Last week, close to 70,000 ASHA workers in Maharashtra staged a week-long protest against the low pay and high risk factors of their job, which ended only when the state government decided to partially meet their demands by increasing their monthly salaries by ₹1,000 (~ $13) and giving them a COVID allowance of ₹ 500 (~ $6.74) per month. A similar protest was held in the state of Telangana, where ASHA workers went online to show the dire situation their local healthcare centres are in — with no N-95 masks, gloves, or sanitizers.
The plight is the same in most states, says D. Nagalaxmi, the state secretary for the Karnataka Rajya Samyuktha ASHA Karyakatheyara Sangha, a workers union that advocates for the rights and safety of ASHA workers.
“We’ve been demanding a minimum wage of ₹10,000 (~ $134) for the workers for months now, but despite the violations of basic labour laws, the government has not relented,” she told Re:Set, adding that the government has failed to even provide proper compensation to the family members of the workers who have lost their lives to COVID-19 in the course of their duty. “In the last two months alone, Karnataka has lost more than 10 ASHA workers and none of them have received any compensation or recognition,” she said.
Things are even worse in the country’s national capital which was the worst hit during the second wave with close to 30,000 cases and 448 deaths in a day, at its peak.
“ASHA workers are the frontline workers on the ground, having as much contact with the virus as doctors. But, they are called volunteers and hence, the government isn’t liable to pay them full-time salaries or even see them as frontline workers,” said Shweta Raj, president of the Dilli ASHA Kamgar Union, another workers’ union.
According to her, the government provides ASHA workers with three face masks, some gloves and sanitizer to use throughout the month, ironically violating its own guidelines which state that masks need to be disposed of after single use and hands need to be regularly sanitized. “When these women protest, they are told to wash and reuse the same masks. So, they are forced to spend whatever little money they have on protecting themselves, when it is actually the government’s job,” she told Re:Set.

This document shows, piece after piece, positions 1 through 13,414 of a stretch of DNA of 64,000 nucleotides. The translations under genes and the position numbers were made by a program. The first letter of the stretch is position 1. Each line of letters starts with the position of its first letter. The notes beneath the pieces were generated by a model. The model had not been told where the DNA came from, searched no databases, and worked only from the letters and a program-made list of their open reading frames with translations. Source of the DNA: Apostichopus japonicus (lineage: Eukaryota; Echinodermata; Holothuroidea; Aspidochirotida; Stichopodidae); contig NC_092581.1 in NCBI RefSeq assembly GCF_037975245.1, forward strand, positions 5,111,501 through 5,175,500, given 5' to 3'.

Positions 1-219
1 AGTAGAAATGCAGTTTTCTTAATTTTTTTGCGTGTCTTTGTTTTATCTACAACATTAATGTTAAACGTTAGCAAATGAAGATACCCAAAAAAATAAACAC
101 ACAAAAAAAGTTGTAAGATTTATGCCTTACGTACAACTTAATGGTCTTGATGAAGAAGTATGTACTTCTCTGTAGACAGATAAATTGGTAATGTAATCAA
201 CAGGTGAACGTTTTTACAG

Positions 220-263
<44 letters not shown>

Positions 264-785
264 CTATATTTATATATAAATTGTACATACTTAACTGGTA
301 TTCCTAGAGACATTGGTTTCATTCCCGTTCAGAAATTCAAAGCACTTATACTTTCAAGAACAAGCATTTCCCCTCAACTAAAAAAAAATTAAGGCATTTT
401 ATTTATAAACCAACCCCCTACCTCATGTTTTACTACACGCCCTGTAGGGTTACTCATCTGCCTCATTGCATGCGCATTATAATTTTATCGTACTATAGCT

While these women fight to improve their dire working conditions, sparing a thought for their mental health becomes a privilege. “The feeling of instability and uncertainty is all they have,” Raj said, adding that the priority for most of these women is daily survival, so evaluating how they feel or think is a luxury they can’t afford.
But the effects are nonetheless there.
“An ASHA worker lost her 10-year-old son to COVID last month and is struggling to work. She told me that she used to have a tremor in her hand years ago, which abated but has returned since the death of her son. These women see grief, poverty, and anxiety on a daily basis and don’t even have the tools to process it,” said Raj, adding that the women also face suspicion from many of the people they help, as they are viewed as possible carriers of the virus and need to fight misinformation every day. “They don’t get respect from the government or the people they help. How can they function normally without getting the dignity they deserve?” she said.
While many ASHA workers have quit due to the pitiable conditions, most have stayed on, says Raj. “For many, this meagre salary is the only thing keeping them from abject poverty. So they will do what it takes to feed their families.”